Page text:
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  5. Oh my, that dish looks so flavorful with good food. I am copying it down and might just make it when I move to Utah -- barbara

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    Replies
    1. LOL, do they not have the ingredients in Kentucky? :-) Kidding, I'm assuming maybe you're too busy showing your house, or better yet - packing and getting ready to move! I haven't been able to keep up with other blogs since our trip, so I'm wondering if you sold your house! Utah is going to be such a big change from KY, but then - you're used to big changes. And what photo ops there will be out there!

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    2. P.S. I thought of you while I've been putting together my first vacation post, since Butte, MT is so filled with vernacular architecture (and I'll be sharing several photos of it!) :-)

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    3. Look for ward to your vernacular archi. photos -- barbara

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  6. That really looks yummy. I love all the colors. The mint makes it especially sound unusual. I also like the pretty plate you served it on. I know you were hoping I'd see the recipe in time to contemplate making if for Vicki but even if I had, I think this one might be too adventurous for a guest even if I had seen it in time. Especially since I haven't tried it myself!

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    1. I was a bit concerned about the mint myself, but now can't imagine it without it. All the flavors and textures really work together well, we thought (as did Carol!) Hope you'll make it for yourself, it may end up being something fun to bring to family gatherings or potlucks or feed to your next guest (since the small size of your apartment doesn't seem to deter them from coming to visit!) :-)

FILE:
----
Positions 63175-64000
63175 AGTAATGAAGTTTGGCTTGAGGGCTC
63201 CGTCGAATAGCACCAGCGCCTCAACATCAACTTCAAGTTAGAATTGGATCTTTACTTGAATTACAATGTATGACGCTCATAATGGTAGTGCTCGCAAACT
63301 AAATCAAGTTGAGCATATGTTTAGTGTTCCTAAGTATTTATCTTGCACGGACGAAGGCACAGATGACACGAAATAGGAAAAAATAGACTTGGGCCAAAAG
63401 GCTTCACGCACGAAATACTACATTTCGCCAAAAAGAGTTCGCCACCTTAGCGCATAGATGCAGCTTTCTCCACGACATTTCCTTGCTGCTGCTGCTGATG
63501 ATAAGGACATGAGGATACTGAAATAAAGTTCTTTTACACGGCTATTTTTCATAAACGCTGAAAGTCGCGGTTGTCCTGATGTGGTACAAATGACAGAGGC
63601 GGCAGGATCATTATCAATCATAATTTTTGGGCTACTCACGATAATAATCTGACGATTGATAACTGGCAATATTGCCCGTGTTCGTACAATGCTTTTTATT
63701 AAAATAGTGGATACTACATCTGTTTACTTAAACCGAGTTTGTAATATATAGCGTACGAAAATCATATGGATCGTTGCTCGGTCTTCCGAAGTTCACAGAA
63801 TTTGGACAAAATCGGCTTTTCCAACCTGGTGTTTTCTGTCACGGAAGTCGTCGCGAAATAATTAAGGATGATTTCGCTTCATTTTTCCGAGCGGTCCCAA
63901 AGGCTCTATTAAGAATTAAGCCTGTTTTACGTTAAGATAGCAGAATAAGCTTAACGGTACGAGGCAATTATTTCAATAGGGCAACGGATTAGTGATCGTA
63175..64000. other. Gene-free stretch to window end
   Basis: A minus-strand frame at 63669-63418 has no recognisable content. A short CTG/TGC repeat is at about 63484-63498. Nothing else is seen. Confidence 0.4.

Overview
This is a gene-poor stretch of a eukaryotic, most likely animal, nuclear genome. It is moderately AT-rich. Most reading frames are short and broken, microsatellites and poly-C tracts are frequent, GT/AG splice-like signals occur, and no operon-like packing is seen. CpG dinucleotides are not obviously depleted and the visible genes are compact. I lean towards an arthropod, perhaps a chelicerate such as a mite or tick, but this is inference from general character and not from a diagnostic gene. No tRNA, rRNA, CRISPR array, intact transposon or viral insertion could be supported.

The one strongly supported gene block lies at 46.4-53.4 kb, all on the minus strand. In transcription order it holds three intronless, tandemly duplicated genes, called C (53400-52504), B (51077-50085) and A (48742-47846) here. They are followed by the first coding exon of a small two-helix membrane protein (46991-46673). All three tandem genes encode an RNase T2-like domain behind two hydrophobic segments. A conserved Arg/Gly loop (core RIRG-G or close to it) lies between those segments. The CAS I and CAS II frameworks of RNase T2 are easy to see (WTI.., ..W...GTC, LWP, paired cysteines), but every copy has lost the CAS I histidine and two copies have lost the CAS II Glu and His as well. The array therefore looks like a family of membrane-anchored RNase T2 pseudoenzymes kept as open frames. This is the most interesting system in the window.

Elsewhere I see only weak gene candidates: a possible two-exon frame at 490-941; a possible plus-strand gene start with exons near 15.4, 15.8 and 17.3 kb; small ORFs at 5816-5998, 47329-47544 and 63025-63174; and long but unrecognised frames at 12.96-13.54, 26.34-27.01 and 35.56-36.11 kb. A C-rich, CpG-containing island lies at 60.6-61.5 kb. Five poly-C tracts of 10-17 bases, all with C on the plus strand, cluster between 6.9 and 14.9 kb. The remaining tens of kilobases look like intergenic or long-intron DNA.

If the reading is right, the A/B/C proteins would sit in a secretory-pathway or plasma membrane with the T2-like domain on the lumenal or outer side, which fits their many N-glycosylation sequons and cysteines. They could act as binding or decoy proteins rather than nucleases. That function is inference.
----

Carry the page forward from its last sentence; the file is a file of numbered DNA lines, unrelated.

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    2. Meant to thank you for the compliment on our dish ware! :-) We were going to put it in our plain white salad bowls, but they were all in the dishwasher, so BW suggested we use these pasta bowls, and they do really set off the potato-bean salad prettily!

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  7. Never met a sweet potato I didn't like. Any-which-a-way to eat 'em is fine for me! Your dish is so colorful. Truly beautiful food! ;)

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    1. I had to learn to love them as an adult (detested them as a kid, though I wasn't a picky eater!), but now I do adore them and enjoy them in a variety of recipes. It really is a beautiful dish, isn't it? Talk about eating the rainbow! :-)

      Btw, I keep meaning to tell you that I have one surviving Plumeria (the shortest one, don't recall which color it is) - the hailstorms, late frost (in June!), heavy rains, and horrible winds did the other two in (I think the frost was the death blow, it even ruined a lot of veggie gardens around here). But the survivor has several leaves on it, so I'm hoping to keep 'er going! The succulents I planted on the south side also bit the dust, but the ones I planted in a pot are thriving. Go figure! Anyway, a disappointingly high attrition rate, but I guess it's to be expected when transplanting Florida plants to Wyoming!

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  8. Well, all I can say is, if it tasted half as good as it looked......;-).

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    Replies
    1. You only quote the Great Ones. LOL

      (And your subliminal message came through loud and clear - this WOULD go well with beer!) ;-)

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SOME CURRENT & RECENT READING...

SOME CURRENT & RECENT READING...

  • THE HUMANE GARDENER ~ Nancy Lawson
  • THE WORLD WITHOUT US ~ Alan Weisman
There is still strong in our society the belief
that animals and the natural world have value
only insofar as they can be converted into revenue.
That nature is a commodity.
And that the American dream is one of unlimited consumption.
There are many of us, on the other hand,
who believe that animals and the natural world
have value by virtue of being alive.
That Nature is a community to which we belong
and to which we owe our lives.
And that the deeper American dream is one of unlimited compassion.

~John Robbins, "The Food Revolution"